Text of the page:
A New Old World
By Dan Schindel
Aki Kaurismäki, Finland, MUBI
The particular blend of formal rigor, narrative straightforwardness, and nimble playfulness in Aki Kaurismäki’s work means that he’s perhaps the sole director who evokes Chaplin, Bresson, and Jarmusch all in one film. But describing his new film, Fallen Leaves, as a “blend” or “child” of such inspirations would short change its particularities. The movie ends with a tribute to City Lights, as two people stroll into the distance. And then one of them notes that her dog’s name is Chaplin, turning the reference into an outright joke. (It also reminded me of the meta visual gag that capped The Fabelmans last year, a similarly warm parting gesture from a veteran filmmaker.) While hardly the sole practitioner of deadpan cinematic whimsy, Kaurismäki can push his methods close to magical realism; his little stories about ordinary people swing tremendous emotional heft.
Fallen Leaves is winkingly billed as the “lost fourth part” of Kaurismäki’s Proletariat Trilogy (1986’s Shadows in Paradise, 1988’s Ariel, and 1990’s The Match Factory Girl). Once again, he focuses on workaday protagonists: grocery stocker Ansa (her name is Finnish for “trapped,” and she’s played by Alma Pöysti) and construction worker Holappa (his first name is unrevealed, and he’s played by Jussi Vatanen). Both middle-aged, they shrug their way through their lives in a numb daze. She listens silently to radio dispatches from the Ukraine War, while he sneaks gulps from various stowed liquors while on the job. After meeting at a karaoke bar, their romance plays out mostly in silent gazes and simple exchanges. After a screening of Jarmusch’s The Dead Don’t Die, Ansa proclaims that she’s never laughed so much—no one is heard to laugh in this film, and they seldom smile.
Fallen Leaves accumulates simple but harrowing details to build its portrait of humdrum bullshit-job existence. Alma is fired from the supermarket for stealing expired food, and her next gig at a bar (obtained through a five-minute “interview”) does not last long before her boss is arrested for using it as a criminal front. When she has a dinner date planned with Holappa, she must buy a second plate and set of utensils. She’s living in an inherited studio apartment, getting the bad news about the outside world on a midcentury transistor radio. Absent its few contemporary touchstones like the war on the radio or that 2019 Jarmusch film, Fallen Leaves could easily have taken place at any point over the last several decades. Before Holappa’s alcoholism threatens to drive them apart, the pair’s biggest obstacle is a lost phone number that had been written on a slip of paper. Rather than a sense of timelessness, this seems to communicate time standing still or even being nonexistent. Maybe history truly did end, per Fukuyama. Even the film’s title speaks to a pervading purgatorial atmosphere.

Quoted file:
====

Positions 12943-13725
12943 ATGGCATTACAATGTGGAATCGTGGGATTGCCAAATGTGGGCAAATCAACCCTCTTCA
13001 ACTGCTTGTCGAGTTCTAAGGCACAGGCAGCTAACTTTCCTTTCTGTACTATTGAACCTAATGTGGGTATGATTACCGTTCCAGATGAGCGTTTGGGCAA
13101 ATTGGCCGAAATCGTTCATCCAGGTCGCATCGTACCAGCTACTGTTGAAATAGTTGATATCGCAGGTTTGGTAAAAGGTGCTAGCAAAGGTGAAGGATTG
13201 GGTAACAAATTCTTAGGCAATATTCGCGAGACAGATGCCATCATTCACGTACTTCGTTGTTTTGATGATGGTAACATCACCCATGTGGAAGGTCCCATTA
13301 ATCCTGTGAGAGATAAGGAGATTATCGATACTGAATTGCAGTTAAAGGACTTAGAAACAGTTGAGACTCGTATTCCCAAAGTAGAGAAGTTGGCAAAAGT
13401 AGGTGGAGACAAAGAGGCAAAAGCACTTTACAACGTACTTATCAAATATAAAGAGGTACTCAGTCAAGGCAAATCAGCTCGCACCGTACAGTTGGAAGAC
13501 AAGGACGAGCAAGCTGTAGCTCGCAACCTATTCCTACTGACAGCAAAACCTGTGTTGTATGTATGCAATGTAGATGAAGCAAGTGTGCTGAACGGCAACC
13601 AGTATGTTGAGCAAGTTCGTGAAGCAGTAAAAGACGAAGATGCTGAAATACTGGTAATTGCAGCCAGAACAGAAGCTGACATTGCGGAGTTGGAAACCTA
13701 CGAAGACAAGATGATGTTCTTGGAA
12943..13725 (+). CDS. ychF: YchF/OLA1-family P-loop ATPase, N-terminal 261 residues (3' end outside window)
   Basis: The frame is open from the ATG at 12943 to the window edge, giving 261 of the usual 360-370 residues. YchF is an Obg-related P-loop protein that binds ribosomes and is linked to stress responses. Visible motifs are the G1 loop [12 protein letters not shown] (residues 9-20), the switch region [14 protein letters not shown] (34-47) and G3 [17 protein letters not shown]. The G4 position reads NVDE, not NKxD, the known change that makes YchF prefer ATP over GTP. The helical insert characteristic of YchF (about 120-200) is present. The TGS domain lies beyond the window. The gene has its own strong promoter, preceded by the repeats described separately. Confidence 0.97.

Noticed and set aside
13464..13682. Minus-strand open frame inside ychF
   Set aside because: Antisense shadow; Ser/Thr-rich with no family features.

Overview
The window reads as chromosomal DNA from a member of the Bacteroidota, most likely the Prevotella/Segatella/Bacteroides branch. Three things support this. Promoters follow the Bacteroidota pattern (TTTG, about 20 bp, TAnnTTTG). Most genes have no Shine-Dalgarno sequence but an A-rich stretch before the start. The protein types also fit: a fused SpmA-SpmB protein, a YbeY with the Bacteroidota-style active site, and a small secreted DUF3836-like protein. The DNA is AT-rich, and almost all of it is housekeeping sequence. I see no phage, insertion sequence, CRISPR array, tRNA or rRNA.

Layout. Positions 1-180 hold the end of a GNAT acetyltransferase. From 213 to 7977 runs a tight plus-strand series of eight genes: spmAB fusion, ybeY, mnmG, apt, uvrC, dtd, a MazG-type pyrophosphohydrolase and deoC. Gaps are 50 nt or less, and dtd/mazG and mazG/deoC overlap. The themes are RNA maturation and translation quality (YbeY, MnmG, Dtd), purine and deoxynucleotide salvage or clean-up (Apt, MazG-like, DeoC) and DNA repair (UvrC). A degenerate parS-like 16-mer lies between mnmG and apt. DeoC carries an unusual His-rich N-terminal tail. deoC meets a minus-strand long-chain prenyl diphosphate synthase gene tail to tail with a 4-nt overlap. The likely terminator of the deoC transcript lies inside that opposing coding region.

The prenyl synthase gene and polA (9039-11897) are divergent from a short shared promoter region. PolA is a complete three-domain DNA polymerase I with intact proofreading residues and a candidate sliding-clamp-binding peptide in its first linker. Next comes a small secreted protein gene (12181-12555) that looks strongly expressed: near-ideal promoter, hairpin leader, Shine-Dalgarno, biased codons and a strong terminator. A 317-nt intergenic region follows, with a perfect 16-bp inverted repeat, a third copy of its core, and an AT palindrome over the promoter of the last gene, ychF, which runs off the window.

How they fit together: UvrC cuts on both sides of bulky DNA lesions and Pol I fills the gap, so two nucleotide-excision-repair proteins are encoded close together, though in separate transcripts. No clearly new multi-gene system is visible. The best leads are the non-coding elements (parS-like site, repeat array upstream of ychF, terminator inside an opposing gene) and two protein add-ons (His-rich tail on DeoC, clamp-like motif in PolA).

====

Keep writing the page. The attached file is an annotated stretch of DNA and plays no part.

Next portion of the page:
And yet even when the night air is clearly freezing, Kaurismäki’s longtime cinematographer Timo Salminen captures so much warmth in the light and colors. There are rich, deep reds, creams, greens, and browns throughout the film. Shitty composite-wood tables and cheap lace cloths have never looked so oddly welcoming. All these details lend texture to Kaurismäki’s emphasis on how human connection can make all our burdens livable. When Ansa is fired, two of her co-workers quit in solidarity. A fellow boarder in Holappa’s residence lends him a jacket because he has none. Ansa’s little apartment is both figuratively and cinematically expanded when she takes in Chaplin from the street—once the dog is present, we see angles of the space besides the modest kitchenette and couch for the first time.
The happenstances and frictions that keep Ansa and Holappa apart—an early missed connection, the lost contact info, his stubborn refusal to quit drinking, an unexpected coma—recall a much more old-fashioned style of romantic melodrama, such as Brief Encounter. Amid a cinematic landscape in which the storytelling devices that separate lovers tend to be fully psychological, like identity-based anxieties or vague impostor syndrome, this style can feel like a lost art. This fusion of grit with the classical is what Kaurismäki’s been doing his whole career. As the world has changed around him, his old-fashioned sensibility has come around to feeling almost novel.